Imagine what might happen, though, if we took a different approach. Imagine if we treated the Bible as if it were an actual book that we read from beginning to end. Imagine that instead of reading a chapter a day (as proscribed in our devotionals) that we hunkered down and read large chunks, the way we would read Melville, Dostoevsky, or Stephen King. Imagine if we stopped treating it solely as a reference work, to be pulled off the shelf when we need some advice, but as a coherent narrative, a work of literary art co-produced by the very Creator Himself.
In June I explained how to destroy a culture in five easy steps. On reflection I realize that I was making the issue more complicated than was necessary since the task can be completed in one simple step. As science fiction writer Ray Bradbury once said, “You don’t have to burn books to destroy a culture. Just get people to stop reading them.” While this is certainly true, the genre of books that people stop reading matters considerably. In fact, one genre matters most of all, as Tony Reinke explains In his recent book, Lit!:
Since Moses descended from the mountain with two loose-leaf stones under his arms, all literature can be divided into two genres: Genre A: The Bible . . . Genre B: All other books.
If it’s true, as I believe, that culture can be destroyed by getting people to stop reading books, then I think one of the most important activities we can undertake to restore culture is to get them to read Genre A—to instill in them a passion for reading the Bible.
One of the most significant cultural disasters in the West is the loss of biblical literacy. From the Middle Ages to the twentieth century, the Bible was the bedrock for our culture’s shared heritage. The term culture comes from the Latin cultura, meaning “to plow” or “to till,” and for centuries, the Bible was the rich loam our civilization would plow. The Old and New Testaments provided the fertile soil in which the Western literary imagination took root, and from the scriptural terra firma grew the metaphors, allusions, narratives, and archetypes that fed the soul of our civilization.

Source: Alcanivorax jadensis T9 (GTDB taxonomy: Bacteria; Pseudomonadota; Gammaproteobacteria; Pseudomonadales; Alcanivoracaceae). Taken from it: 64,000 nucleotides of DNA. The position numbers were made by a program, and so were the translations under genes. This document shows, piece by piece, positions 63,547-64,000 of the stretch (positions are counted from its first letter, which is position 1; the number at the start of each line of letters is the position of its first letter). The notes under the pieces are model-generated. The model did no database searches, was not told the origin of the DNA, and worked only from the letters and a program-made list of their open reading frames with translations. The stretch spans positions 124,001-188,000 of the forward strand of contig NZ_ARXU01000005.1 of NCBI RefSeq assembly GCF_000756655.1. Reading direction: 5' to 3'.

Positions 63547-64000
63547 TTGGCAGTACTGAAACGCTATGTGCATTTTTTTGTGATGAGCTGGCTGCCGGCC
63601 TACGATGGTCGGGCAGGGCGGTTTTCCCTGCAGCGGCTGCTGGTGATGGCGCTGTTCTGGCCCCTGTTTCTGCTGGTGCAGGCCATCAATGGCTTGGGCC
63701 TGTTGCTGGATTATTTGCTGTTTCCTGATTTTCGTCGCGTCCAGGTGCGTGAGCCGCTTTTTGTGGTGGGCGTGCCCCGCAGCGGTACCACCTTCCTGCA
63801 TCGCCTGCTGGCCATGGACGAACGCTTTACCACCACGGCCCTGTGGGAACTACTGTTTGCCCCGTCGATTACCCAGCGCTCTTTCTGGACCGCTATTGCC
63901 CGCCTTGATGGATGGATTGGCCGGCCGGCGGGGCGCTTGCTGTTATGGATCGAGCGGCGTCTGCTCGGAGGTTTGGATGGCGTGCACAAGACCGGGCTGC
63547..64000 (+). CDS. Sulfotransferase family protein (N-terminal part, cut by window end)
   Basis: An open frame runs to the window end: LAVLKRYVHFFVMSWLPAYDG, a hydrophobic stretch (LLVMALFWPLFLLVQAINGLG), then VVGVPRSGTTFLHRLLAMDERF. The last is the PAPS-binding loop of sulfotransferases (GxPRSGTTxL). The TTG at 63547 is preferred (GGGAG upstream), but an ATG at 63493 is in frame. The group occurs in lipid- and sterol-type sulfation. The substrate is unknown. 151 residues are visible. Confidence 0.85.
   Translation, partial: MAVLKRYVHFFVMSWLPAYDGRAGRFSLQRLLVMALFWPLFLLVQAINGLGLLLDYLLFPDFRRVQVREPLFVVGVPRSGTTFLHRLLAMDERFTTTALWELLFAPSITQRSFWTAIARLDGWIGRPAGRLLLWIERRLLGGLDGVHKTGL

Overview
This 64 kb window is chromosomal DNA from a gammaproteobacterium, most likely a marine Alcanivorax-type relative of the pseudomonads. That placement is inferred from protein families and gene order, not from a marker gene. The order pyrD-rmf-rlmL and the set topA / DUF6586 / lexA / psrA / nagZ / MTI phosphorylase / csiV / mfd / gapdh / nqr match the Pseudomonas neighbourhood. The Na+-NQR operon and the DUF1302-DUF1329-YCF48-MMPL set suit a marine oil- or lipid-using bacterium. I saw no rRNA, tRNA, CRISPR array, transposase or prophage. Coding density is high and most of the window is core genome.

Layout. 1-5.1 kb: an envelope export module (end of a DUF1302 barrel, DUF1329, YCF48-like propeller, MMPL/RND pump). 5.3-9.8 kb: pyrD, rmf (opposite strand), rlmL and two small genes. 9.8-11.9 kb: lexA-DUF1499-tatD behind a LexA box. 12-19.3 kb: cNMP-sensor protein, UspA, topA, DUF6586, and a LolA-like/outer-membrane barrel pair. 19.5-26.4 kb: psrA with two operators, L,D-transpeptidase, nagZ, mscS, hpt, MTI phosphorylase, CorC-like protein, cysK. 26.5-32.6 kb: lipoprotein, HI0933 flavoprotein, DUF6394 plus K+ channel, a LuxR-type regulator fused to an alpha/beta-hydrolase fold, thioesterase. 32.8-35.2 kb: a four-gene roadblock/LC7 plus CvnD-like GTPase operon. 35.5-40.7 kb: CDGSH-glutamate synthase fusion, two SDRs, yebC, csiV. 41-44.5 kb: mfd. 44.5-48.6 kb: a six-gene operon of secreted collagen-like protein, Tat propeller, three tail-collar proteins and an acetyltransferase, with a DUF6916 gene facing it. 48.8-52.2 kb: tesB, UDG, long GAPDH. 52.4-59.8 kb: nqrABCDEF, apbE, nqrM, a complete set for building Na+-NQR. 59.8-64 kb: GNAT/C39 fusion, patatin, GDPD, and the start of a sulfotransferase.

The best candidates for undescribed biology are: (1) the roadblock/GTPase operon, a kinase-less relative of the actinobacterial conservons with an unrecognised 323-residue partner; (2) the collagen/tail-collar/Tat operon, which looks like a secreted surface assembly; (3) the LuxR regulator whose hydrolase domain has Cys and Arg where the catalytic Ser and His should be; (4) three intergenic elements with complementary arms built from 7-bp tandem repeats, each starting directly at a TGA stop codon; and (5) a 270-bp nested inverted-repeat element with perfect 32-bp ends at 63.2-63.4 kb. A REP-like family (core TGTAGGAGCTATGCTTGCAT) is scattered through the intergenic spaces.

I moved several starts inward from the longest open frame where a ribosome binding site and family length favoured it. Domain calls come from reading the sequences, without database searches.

But like the story of the Tower of Babel (remember that one?) we have lost our shared language. As Adam Nicolson argued in an article in the Wall Street Journal:
Up until, say, 100 years ago, biblical literacy would have been practically mandatory. If you didn’t know what “the powers that be” originally referred to, or where “the writing on the wall” was first seen, or what was meant by “the patience of Job,” “Jacob’s ladder” or “the salt of the earth”—if you didn’t know what an exodus was or a genesis, a fatted or a golden calf—you would have been excluded from the culture. It might be said that a civilization consists, at its core, of these easily transmitted packages of implication. [ . . . ] You don’t have to return to first principles every time you wish to communicate. You can play your present tune on a received instrument, knowing that your listener hears not only your own music but the subtle melodies of those who played it before you. There is a common wisdom in common knowledge. But does this Bible-informed world still exist? I would guess that on the whole, and outside committed Christian groups, biblical literacy is a thing of the past.